interference between electron waves that have passed through different

regions of the specimen. Such electrons are brought together when a TEM

image is defocused by changing the objective-lens current slightly. Unlike

the case of diffraction-contrast images, a large-diameter objective aperture

(or no aperture) is used to enable several diffracted beams to contribute to

the image.


116 Chapter 4

A simple example of phase contrast is the appearance, in a defocused

image, of a dark Fresnel fringe just inside a small hole in the specimen. The

separation of this fringe from the edge of the hole increases with the amount

of defocus. In fact, its separation from the edge will change if the objective

focusing power varies for electrons traveling along different azimuthal

directions relative to the optic axis, i.e,. if objective astigmatism is present.

Therefore, the Fresnel fringe inside a circular hole is sometimes used as a

guide to adjusting the objective-lens stigmator.

Phase contrast also occurs as a result of the regular spacing of atoms in a

crystal, particularly if the specimen is oriented so that columns of atoms are

parallel to the incident electron beam. The contrast observable in high

magnification (M > 500,000) images is of this type and allows the lattice of

atoms (projected onto a plane perpendicular to the incident direction) to be

seen directly in the image. The electron-wave explanation is that electrons

traveling down the center of an atomic column have their phase retarded

relative to those that travel in between the columns. However, the basic

effect can be understood by treating the electrons as particles, as follows.

In Fig. 4-17, we represent a crystalline specimen in the TEM by a single

layer of atoms (of equal spacing d ) irradiated by a parallel electron beam

with a uniform current density. The nuclei of the atoms elastically scatter the

electrons through angles that depend inversely on the impact parameter b of

each electron, as indicated by Eq. (4.11). If the objective lens is focused on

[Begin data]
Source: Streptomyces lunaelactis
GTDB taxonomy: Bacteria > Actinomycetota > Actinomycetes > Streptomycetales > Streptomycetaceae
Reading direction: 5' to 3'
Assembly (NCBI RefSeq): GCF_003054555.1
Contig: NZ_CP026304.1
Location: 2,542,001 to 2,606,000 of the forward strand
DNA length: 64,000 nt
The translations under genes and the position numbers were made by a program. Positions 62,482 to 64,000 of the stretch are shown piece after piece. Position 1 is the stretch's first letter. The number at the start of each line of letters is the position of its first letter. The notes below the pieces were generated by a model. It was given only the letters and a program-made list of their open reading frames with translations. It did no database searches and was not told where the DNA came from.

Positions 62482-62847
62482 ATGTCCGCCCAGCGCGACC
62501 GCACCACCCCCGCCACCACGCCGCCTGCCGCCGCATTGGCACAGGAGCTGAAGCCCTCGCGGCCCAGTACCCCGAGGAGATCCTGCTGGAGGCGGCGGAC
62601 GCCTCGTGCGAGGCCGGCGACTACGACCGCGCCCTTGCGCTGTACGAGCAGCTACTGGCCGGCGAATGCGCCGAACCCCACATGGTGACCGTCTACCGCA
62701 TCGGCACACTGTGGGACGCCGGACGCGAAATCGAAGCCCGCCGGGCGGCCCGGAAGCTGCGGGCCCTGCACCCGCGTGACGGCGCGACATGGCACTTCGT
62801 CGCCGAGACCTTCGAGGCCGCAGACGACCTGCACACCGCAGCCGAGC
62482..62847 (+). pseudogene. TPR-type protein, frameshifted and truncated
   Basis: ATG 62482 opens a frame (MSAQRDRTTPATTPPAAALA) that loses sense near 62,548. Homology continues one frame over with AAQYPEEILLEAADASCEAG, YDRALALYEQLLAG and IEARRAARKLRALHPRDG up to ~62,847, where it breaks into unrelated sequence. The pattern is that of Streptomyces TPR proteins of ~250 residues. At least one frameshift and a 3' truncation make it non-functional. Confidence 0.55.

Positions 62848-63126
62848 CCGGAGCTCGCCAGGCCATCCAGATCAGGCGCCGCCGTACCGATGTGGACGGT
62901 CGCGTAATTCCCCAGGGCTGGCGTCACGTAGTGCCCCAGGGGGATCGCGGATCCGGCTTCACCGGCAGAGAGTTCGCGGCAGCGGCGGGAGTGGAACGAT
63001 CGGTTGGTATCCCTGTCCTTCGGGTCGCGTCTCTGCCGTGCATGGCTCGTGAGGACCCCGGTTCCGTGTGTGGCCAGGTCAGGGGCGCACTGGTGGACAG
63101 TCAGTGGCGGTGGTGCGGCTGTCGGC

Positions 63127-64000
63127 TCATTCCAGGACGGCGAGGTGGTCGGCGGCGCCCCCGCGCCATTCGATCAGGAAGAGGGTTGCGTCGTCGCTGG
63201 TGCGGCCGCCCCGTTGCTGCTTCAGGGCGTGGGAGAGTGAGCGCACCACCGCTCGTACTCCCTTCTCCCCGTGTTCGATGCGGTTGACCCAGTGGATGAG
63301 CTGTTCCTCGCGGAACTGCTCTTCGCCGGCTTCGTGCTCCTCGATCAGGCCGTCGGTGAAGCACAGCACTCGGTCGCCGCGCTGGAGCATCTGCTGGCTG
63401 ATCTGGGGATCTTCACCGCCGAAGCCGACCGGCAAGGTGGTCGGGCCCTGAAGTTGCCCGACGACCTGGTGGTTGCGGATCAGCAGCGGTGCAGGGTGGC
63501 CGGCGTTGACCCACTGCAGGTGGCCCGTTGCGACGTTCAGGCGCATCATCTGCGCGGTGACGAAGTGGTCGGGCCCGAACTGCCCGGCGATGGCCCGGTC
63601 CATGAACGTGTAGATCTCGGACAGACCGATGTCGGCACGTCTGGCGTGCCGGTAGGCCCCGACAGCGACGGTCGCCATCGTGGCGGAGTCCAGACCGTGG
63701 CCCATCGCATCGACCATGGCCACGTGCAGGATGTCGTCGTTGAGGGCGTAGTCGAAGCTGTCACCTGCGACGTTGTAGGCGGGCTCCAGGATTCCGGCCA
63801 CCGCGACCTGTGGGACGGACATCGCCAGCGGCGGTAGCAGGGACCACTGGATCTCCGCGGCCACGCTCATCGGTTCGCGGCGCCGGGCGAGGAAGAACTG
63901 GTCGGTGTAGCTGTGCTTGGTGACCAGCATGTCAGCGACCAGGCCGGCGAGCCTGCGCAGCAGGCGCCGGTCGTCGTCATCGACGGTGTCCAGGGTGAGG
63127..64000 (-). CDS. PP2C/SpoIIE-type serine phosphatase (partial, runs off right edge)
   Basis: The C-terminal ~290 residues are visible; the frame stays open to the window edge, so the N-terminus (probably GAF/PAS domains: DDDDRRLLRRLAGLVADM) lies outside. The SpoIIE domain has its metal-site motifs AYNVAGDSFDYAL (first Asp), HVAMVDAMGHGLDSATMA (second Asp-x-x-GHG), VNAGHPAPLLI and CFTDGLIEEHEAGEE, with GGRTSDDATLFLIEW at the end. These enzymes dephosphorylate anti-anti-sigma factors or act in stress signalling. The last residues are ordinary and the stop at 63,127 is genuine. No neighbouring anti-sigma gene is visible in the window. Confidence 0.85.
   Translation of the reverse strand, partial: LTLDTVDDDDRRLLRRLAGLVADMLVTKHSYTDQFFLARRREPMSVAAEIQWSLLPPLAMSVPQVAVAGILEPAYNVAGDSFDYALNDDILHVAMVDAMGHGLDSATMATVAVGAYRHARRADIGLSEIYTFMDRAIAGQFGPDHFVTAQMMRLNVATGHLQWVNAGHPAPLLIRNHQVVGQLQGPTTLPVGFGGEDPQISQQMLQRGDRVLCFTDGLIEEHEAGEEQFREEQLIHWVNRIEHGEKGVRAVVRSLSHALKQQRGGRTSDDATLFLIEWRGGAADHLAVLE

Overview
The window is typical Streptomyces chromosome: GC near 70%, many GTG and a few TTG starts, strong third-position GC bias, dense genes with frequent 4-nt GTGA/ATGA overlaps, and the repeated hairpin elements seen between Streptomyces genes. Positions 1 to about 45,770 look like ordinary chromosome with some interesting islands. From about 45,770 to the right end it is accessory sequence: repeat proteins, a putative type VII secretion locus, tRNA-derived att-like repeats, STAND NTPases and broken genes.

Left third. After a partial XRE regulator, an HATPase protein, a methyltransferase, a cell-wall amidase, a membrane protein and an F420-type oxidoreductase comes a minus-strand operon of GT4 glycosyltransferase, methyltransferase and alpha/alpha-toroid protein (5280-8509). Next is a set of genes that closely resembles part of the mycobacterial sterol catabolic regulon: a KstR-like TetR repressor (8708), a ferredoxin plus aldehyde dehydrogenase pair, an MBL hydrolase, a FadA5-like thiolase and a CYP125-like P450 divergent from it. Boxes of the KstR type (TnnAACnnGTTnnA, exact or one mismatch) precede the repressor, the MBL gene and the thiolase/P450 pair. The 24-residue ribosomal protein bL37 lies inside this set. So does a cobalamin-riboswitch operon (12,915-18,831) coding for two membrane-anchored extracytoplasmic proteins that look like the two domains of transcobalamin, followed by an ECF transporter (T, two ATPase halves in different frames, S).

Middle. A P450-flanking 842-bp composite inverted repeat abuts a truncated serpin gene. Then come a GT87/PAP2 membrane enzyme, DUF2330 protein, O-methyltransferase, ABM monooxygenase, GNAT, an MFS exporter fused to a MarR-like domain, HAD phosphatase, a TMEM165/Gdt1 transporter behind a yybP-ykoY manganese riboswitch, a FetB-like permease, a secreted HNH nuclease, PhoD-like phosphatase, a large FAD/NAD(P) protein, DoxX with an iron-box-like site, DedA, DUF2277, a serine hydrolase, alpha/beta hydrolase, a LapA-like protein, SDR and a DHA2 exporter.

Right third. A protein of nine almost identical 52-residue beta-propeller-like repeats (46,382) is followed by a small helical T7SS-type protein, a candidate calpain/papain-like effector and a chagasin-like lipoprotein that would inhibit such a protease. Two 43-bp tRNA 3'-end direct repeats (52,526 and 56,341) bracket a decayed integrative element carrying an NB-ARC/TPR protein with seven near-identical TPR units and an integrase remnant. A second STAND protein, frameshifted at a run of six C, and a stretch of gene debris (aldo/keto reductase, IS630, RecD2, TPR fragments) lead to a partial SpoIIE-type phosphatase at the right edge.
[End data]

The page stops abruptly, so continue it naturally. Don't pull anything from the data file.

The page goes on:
the atom plane and all electrons are collected to form the image, the uniform

illumination will ensure that the image contrast is zero. If now the objective

current is increased slightly (overfocus condition), the TEM will image a

plane below the specimen, where the electrons are more numerous at

positions vertically below the atom positions, causing the atoms to appear

bright in the final image. On the other hand, if the objective lens is

weakened in order to image a virtual-object plane just above the specimen,

the electrons appear to come from positions halfway between the atoms, as

shown by the dashed lines that represent extrapolations of the electron

trajectories. In this underfocus condition, the image will show atoms that

appear dark relative to their surroundings.

The optimum amount of defocus �z can be estimated by considering a

close collision with impact parameter b


TEM Specimens and Images 117

underfocus atoms dark

��z > 0) �

atom plane

�z

b


d/2

no contrast

overfocus atoms bright

��z < 0)

Figure 4-17. Equally spaced atomic nuclei that are elastically scattering the electrons within a

broad incident beam, which provides a continuous range of impact parameter b. The electron

current density appears non-uniform at planes above and below the atom plane.

For E0 = 200 keV, � = 2.5 pm and taking d = 0.3 nm, we obtain �z � 18 nm,

therefore the amount of defocus required for atomic resolution is small.

Wave-optical theory gives expression identical to Eq. (4.25), for an objective

lens with no spherical aberration. In practice, spherical aberration is

important and should be included in the theory (Reimer, 1998). Clearly, the

interpretation of phase-contrast images requires that the spherical-aberration